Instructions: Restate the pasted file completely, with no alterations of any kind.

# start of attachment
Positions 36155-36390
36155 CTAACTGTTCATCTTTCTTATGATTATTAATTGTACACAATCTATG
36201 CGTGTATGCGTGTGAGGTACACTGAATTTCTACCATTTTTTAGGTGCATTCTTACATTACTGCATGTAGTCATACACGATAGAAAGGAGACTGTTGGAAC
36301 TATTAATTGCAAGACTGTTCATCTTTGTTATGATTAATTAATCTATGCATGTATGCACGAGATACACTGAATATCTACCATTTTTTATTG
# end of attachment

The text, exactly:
Positions 36155-36390
36155 CTAACTGTTCATCTTTCTTATGATTATTAATTGTACACAATCTATG
36201 CGTGTATGCGTGTGAGGTACACTGAATTTCTACCATTTTTTAGGTGCATTCTTACATTACTGCATGTAGTCATACACGATAGAAAGGAGACTGTTGGAAC
36301 TATTAATTGCAAGACTGTTCATCTTTGTTATGATTAATTAATCTATGCATGTATGCACGAGATACACTGAATATCTACCATTTTTTATTG